Jason’s mom is really big on exploring and learning and history. My beloved mother-in-law delights in National Parks and State Parks and monuments. Linda McFarland loves nothing more than a visit to the birthplace of an important historic figure or to the place an historic figure’s parents were born. She also enjoys visiting places historic figures visited – ate – slept or passed through on their way to someplace more interesting.
Linda has very carefully compiled a vast array of guidebooks over the years and she isn’t afraid to use them! The power of the internet search has only made her more adventurous. . .
Yes – of course – Linda goes to places that are on the beaten path like the rest of humanity. But Linda also goes to places that are off the beaten path. Linda takes the road less traveled. Sometimes Linda takes the road way – way less traveled! And she never goes alone!?! Our family is chock-full of amusing (sometimes hilariously funny) stories about exploring with Linda.
I am not sure there is a valley in Tennessee that the McFarlands haven’t explored or at least considered exploring. They have been places that aren’t quite on maps . . . that have names like Rabbit Hollow Road and Pig Pen Lane (so not kidding).
Bob – Elizabeth and Jason are game for just about anything. They all love a good adventure. These 4 will do about anything as long as they have some water – a map and a full tank of gas. Linda has trained them for adventure and dirt roads and patience. They have grit and fortitude.
I fear getting lost. These 4 (original McFarlands) are all like “hey whatever – the Earth is round. We can’t stay lost forever . . . ”
This weekend – the plan was to visit an Abraham Lincoln spot of significance right here in the beautiful Commonwealth of Kentucky.
My brilliant and talented sister-in-law listened carefully to her beloved mom – did a Google search – found directions and off we set on Sunday afternoon. Elizabeth is used to leading the way. She is an elementary school principal. Mrs. Markward is first into the breach often.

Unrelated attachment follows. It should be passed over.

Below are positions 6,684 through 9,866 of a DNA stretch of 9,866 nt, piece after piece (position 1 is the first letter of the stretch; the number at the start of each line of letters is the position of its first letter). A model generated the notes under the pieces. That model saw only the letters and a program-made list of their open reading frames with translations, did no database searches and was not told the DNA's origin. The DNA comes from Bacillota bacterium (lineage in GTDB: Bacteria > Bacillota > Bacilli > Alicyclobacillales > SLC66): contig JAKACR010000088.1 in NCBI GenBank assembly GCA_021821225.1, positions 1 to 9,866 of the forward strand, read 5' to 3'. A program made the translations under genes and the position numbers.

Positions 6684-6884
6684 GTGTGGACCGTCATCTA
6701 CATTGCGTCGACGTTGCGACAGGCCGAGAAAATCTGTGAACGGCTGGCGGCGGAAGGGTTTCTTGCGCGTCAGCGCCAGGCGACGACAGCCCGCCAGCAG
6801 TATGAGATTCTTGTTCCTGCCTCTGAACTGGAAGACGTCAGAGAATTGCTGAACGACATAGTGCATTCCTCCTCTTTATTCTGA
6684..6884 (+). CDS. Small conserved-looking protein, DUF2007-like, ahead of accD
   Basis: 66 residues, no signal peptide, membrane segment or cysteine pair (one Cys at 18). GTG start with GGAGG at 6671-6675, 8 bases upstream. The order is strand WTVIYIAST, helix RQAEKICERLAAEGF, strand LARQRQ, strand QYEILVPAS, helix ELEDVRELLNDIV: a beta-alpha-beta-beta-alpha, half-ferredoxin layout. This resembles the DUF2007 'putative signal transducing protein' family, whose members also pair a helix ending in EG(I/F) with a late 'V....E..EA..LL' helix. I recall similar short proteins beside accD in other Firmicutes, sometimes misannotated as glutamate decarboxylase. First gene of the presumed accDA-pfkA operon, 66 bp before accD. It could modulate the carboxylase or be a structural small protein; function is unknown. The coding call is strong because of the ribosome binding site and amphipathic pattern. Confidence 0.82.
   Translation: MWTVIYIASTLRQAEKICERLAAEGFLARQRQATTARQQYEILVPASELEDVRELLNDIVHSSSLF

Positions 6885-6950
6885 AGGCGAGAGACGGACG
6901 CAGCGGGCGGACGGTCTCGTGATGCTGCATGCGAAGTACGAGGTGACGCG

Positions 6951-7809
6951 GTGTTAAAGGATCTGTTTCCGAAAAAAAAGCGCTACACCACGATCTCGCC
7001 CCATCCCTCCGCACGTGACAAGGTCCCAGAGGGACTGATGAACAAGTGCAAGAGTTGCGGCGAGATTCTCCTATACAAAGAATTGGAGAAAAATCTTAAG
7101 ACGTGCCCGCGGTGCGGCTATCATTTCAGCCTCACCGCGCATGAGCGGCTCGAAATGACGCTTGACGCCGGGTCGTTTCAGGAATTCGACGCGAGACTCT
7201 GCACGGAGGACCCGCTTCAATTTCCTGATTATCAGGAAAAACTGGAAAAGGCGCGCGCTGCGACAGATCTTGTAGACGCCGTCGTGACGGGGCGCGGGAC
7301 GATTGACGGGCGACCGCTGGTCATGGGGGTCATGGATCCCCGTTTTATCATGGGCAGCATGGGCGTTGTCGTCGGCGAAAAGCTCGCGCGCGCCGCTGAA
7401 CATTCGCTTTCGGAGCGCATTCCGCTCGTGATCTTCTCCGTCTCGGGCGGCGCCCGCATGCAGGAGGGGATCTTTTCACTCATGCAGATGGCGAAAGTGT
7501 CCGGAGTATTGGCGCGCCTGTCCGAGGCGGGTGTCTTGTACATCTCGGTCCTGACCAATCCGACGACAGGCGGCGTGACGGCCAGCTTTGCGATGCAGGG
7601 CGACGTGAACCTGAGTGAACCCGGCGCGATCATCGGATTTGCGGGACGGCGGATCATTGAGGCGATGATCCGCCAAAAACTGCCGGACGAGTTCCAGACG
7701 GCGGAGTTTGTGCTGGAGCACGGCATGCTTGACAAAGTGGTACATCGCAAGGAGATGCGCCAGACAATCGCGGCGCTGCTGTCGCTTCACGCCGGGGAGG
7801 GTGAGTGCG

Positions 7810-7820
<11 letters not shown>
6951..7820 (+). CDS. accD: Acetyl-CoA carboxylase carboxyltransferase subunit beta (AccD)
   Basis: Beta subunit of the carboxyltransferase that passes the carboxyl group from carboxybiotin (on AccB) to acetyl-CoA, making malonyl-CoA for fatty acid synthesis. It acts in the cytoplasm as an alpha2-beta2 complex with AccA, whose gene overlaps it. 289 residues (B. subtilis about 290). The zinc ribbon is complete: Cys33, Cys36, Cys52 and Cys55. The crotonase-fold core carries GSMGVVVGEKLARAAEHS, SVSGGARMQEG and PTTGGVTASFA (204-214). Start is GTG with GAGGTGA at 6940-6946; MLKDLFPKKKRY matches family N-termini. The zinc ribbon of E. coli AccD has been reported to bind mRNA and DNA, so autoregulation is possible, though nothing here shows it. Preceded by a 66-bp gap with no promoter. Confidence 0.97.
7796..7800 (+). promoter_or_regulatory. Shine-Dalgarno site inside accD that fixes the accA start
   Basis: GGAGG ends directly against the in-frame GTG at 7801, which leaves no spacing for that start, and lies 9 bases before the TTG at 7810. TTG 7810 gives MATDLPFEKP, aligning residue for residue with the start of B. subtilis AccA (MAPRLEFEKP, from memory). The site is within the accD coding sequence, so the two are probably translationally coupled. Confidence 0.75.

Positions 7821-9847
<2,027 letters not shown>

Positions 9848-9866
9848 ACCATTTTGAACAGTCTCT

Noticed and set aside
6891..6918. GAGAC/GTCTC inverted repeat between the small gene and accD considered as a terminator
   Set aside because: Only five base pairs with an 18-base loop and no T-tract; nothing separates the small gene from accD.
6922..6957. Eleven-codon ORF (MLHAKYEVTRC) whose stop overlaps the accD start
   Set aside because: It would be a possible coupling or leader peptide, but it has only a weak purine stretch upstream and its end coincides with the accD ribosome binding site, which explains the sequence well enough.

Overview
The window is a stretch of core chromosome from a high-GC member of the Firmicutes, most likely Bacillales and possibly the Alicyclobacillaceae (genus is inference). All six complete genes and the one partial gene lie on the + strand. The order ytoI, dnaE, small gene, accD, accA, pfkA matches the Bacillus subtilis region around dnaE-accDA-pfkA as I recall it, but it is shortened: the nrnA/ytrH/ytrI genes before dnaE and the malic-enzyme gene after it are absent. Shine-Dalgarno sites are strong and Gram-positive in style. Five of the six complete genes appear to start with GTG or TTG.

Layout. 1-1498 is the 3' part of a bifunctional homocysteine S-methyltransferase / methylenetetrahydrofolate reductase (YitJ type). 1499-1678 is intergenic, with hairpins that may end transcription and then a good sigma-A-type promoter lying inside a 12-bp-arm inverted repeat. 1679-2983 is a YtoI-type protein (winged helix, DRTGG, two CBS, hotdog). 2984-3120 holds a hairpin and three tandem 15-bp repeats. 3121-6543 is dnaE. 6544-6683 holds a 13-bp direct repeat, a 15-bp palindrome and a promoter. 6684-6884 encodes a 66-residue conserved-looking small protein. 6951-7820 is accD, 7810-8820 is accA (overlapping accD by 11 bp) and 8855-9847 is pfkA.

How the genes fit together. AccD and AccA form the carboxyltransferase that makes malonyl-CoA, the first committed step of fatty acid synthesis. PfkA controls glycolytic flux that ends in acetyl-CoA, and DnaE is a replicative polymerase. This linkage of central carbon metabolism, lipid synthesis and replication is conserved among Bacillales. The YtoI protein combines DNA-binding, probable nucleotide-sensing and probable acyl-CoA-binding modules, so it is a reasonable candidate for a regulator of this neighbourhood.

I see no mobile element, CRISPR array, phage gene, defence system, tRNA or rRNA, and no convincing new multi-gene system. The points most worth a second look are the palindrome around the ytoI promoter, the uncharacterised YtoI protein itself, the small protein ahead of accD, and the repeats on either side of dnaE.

Soon we were in beautiful Hodgenville, Kentucky at the Abraham Lincoln Birthplace National Historical Park.
As we pulled in and parked – Linda turned to Bob and said “this is lovely – but I don’t think this is the place we wanted to go . . .”
Hmmm . . . well – this is Kentucky. And we are awfully proud to be the birthplace of the 16th President of the United States of America. We do have quite a few memorials and parks and statues honoring Abraham Lincoln and his family.
As I drive around Kentucky it seems like I am always getting confused by another Lincoln birthplace. (Is there more than one?) Jason tells me no. There is just one Abraham Lincoln birthplace – but there is the Sarah Lincoln birthplace. And I have NO sense of direction so I could be driving by the same Lincoln birthplace over and over again . . .
Anyway Linda – being Linda – she didn’t care one little bit that we hadn’t landed where she expected us to land on Sunday afternoon. She hopped right out of the car and off we went to explore and learn and read and see what there was to see!
We read the signs. We stood in awe imagining life in a tiny – dark log cabin in the Kentucky woods. We imagined trying to carve a life out of the wilderness. We admired the family Bible and considered life with only ONE book to read. A seriously AWESOME book – but still just ONE book . . .
Our hearts ached for the Lincoln family thinking of their incredible losses. First their baby boy Thomas – then their farm – followed by Nancy herself.
We climbed the 56 steps to the beautiful memorial building which houses an original log cabin from the 1800’s. (Will counted each and every step.)
The kids read the words inscribed on the memorial to us: “With malice toward none and charity for all” and we thought some big thinks about what those words mean.
“Abraham Lincoln was President of the United States of America and he’s from Kentucky” – Will declared proudly “and so am I.”
Thank you – Mimi – I thought – thank you for bringing us here on this rainy – raining Sunday afternoon. Thank you for reminding us to learn and listen and explore. Thank you for the perspective on this life we are living. Thank you for getting us outside of ourselves and our small world. Thank you for gently and lovingly encouraging those you love the most to think some big thinks on a rainy Sunday afternoon in September.
As we drove to Bardstown to dine at Talbot’s Tavern (see I told you we go to lots of historic places) we drove by the Lincoln historical place Linda had actually wanted to visit. It was the Abraham Lincoln Boyhood Home at Knob Creek – but it was still closed for renovations. We will have to go back another time!
But that won’t be a problem – because we are McFarlands (and Markwards) and we excel at adventuring!
We all need to keep our perspective on life from time to time. Visiting a pioneer cabin will quickly help you realize just how blessed we all truly are . . .